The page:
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-   -   Question (http://www.bikeforums.net/fifty-plus-50/939871-question.html)

Biker395 03-25-14 12:48 PM

The biggest difference is likely the gearing.

To check that, ride your C-dale in the same gear as your fixie and check out the speed difference. If there is any, that difference may be from a combination of:

1. Aerodynamics
2. Pedaling technique
3. Bike weight (depending on hills)
4. Tires/Pressure
5. Riding position

Day to day, weather patterns (air density, headwinds, etc.) can have a huge impact on your speed. That's one of the reasons I don't even have a speedo on my commuting bike. Who cares?

longbeachgary 03-25-14 01:07 PM

Quote:

Originally Posted by nondes (Post 16608904)
Have you accounted for all the variables? Different computers, wheel circumference inputs, wind drag...

Tires, wheels, tire pressure, different gearing,

Dudelsack 03-25-14 01:21 PM

Quote:

Originally Posted by Biker395 (Post 16610264)
That's one of the reasons I don't wear a speedo on my commuting bike.

But if you do decide to wear a speedo on your bike, would you post it to YouTube? :)

aubiecat 03-25-14 02:01 PM

Must be a titanium bike.

Cougrrcj 03-25-14 02:04 PM

.
Quote:

Originally Posted by Dudelsack (Post 16610380)
But if you do decide to wear a speedo on your bike, would you post it to YouTube? :)

Speedo also makes bibs, one piece wimmins suits and bike-short-length guys suits, not just banana-hammock butt-floss micros for guys... Just sayin...

And yes, I wore speedos - back when I was on my high school swim team almost 40 years ago. Now? Not a chance in he11 are you gonna catch me in spandex in public!!! When I ride any long distances (more than 20 miles), I wear my chamois-lined spandex cycling shorts under my hiking shorts! Easier to carry my house keys, cell phone and, most importantly, wallet that way. Why most important? In case I stop for PIE. This is the 50-plus forum, no?

CommuteCommando 03-25-14 02:05 PM

I wears me speedo at all times on the bike. I'm fat, and too old to care what others think.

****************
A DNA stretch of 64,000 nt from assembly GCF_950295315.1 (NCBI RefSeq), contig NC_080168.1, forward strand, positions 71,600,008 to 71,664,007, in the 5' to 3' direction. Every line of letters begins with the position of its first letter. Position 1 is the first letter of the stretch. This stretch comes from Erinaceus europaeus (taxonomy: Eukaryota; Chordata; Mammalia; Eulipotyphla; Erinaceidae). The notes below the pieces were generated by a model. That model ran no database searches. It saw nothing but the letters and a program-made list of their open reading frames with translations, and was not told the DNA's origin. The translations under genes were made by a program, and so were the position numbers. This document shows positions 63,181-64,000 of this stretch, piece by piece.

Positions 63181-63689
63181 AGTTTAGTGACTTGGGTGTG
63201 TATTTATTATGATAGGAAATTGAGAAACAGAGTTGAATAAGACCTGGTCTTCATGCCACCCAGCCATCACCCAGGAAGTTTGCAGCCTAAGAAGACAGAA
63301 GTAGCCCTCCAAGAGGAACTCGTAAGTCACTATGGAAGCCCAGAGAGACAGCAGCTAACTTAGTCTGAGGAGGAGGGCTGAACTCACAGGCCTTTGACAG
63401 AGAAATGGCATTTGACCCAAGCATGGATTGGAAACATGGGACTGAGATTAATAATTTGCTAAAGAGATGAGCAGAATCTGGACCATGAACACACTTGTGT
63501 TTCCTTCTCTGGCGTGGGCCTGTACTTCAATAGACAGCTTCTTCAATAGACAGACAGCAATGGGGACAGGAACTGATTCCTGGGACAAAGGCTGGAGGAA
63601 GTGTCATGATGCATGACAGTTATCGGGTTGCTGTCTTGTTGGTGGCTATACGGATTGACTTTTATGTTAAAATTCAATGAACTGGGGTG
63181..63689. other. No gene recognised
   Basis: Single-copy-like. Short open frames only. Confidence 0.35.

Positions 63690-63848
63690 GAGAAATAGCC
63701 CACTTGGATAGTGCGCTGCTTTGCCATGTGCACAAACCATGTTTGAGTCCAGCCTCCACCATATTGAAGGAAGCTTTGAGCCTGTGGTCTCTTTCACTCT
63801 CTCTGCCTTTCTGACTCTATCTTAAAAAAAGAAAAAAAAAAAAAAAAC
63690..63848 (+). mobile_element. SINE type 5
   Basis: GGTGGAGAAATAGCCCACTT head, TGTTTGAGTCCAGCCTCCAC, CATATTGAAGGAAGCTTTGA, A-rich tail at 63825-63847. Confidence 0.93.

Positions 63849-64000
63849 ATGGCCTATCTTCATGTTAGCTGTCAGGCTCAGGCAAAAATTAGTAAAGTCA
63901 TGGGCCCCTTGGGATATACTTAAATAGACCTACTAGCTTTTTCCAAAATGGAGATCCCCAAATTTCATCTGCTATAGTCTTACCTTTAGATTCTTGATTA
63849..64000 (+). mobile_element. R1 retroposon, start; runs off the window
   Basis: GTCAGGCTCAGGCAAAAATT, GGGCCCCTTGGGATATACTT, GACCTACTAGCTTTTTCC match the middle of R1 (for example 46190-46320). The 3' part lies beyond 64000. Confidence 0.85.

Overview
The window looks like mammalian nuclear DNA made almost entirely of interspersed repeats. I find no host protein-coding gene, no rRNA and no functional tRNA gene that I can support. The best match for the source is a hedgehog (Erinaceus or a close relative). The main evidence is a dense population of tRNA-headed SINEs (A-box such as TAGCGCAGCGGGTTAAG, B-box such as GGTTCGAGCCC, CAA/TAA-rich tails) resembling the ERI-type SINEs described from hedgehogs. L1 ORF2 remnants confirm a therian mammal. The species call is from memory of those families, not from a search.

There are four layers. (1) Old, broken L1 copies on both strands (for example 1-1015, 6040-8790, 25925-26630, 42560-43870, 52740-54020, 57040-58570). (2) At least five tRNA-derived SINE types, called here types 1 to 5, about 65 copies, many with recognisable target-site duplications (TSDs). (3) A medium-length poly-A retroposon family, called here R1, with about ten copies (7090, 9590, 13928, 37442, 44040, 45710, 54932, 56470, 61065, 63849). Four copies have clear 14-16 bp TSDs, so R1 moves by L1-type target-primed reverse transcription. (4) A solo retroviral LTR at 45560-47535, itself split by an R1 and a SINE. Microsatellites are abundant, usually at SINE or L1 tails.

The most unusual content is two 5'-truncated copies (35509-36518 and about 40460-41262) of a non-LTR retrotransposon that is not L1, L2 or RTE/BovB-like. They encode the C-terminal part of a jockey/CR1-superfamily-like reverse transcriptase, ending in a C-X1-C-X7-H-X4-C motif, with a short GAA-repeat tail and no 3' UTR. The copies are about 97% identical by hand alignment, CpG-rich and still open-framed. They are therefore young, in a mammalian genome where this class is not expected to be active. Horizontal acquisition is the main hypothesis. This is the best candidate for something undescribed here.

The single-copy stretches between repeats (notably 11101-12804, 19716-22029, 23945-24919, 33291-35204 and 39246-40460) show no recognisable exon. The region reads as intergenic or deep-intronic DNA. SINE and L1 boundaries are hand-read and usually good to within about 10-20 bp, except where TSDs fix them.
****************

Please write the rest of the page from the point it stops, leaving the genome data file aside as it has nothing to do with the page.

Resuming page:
Cougrrcj 03-25-14 02:08 PM

Back to the OP's question - weight and tires/pressure. If I have my tires inflated even 10psi lower, I feel it!!! That's why I ride 100+psi rear/90psi front, and checked/filled before first setting out every day!

Cougrrcj 03-25-14 02:19 PM

Quote:

Originally Posted by CommuteCommando (Post 16610420)
I wears me speedo at all times on the bike. I'm fat, and too old to care what others think.

MAMIL? < dang-it! > Where is that dang cartoon when I'm trying to find it.... FOUND IT!

http://aquicktenmiles.files.wordpres...-on-bikes2.jpg

Dudelsack 03-25-14 02:27 PM

You know, I'd probably buy a Team MAMIL racing jersey if it were available.

crazyb 03-25-14 02:37 PM

Quote:

Originally Posted by BigAura (Post 16608894)
If the ride is not too hilly, a properly geared fixie is the more efficient machine.

Hows that?

CommuteCommando 03-25-14 03:42 PM

2 Attachment(s)
Quote:

Originally Posted by Cougrrcj (Post 16610487)
MAMIL? < dang-it! > Where is that dang cartoon when I'm trying to find it.... FOUND IT!

http://aquicktenmiles.files.wordpres...-on-bikes2.jpg

:lol::lol::lol:

http://bikeforums.net/attachment.php...hmentid=370917

fietsbob 03-25-14 03:43 PM

Because there was no one there to time your ride either time , you could be fibbing . :innocent:

wphamilton 03-25-14 03:56 PM

Shot in the dark: was the fixed gear commute more fun?

Cougrrcj 03-25-14 03:59 PM

Quote:

Originally Posted by Dudelsack (Post 16610523)
You know, I'd probably buy a Team MAMIL racing jersey if it were available.

Me too! Just for the WTF factor!

BigAura 03-25-14 04:57 PM

Quote:

Originally Posted by crazyb (Post 16610558)
Hows that?

Chainline, it's simple perfection on a properly built-up fixed-gear. The chainline is rarely straight on a geared bike plus all that play and loopty-loop on a geared bike is just plain inefficient waste ;)